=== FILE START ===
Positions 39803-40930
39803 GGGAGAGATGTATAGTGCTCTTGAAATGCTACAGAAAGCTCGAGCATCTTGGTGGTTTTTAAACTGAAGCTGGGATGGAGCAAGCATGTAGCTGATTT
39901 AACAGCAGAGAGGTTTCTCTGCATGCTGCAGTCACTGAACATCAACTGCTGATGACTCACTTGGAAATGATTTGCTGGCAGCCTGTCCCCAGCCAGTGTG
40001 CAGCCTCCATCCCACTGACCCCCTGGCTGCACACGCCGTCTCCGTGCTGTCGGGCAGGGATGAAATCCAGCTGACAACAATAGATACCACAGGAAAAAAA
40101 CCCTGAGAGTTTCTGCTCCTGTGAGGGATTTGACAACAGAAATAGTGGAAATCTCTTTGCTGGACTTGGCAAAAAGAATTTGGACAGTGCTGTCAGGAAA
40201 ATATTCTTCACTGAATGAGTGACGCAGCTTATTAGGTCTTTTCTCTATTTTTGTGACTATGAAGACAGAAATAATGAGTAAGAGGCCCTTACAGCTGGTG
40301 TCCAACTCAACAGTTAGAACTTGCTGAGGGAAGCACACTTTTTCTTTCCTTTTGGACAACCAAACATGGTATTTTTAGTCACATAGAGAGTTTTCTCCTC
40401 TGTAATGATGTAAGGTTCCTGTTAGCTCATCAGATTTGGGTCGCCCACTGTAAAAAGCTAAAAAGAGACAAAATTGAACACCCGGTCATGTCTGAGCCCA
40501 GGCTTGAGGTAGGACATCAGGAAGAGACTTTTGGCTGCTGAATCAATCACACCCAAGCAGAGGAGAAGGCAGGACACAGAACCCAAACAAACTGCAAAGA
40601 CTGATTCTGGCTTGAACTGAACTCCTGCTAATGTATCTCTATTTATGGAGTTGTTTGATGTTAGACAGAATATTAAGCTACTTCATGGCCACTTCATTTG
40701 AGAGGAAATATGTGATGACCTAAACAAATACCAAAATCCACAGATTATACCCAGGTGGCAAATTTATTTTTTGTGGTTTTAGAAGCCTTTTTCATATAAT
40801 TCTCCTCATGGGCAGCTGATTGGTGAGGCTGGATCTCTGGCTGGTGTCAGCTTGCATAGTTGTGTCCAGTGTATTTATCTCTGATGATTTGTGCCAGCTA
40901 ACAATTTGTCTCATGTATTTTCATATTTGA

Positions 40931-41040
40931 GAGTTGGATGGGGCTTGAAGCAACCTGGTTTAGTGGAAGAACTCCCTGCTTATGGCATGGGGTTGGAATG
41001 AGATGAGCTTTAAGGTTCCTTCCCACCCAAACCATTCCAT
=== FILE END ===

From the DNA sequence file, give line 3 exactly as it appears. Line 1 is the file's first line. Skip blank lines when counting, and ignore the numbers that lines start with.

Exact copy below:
39901 AACAGCAGAGAGGTTTCTCTGCATGCTGCAGTCACTGAACATCAACTGCTGATGACTCACTTGGAAATGATTTGCTGGCAGCCTGTCCCCAGCCAGTGTG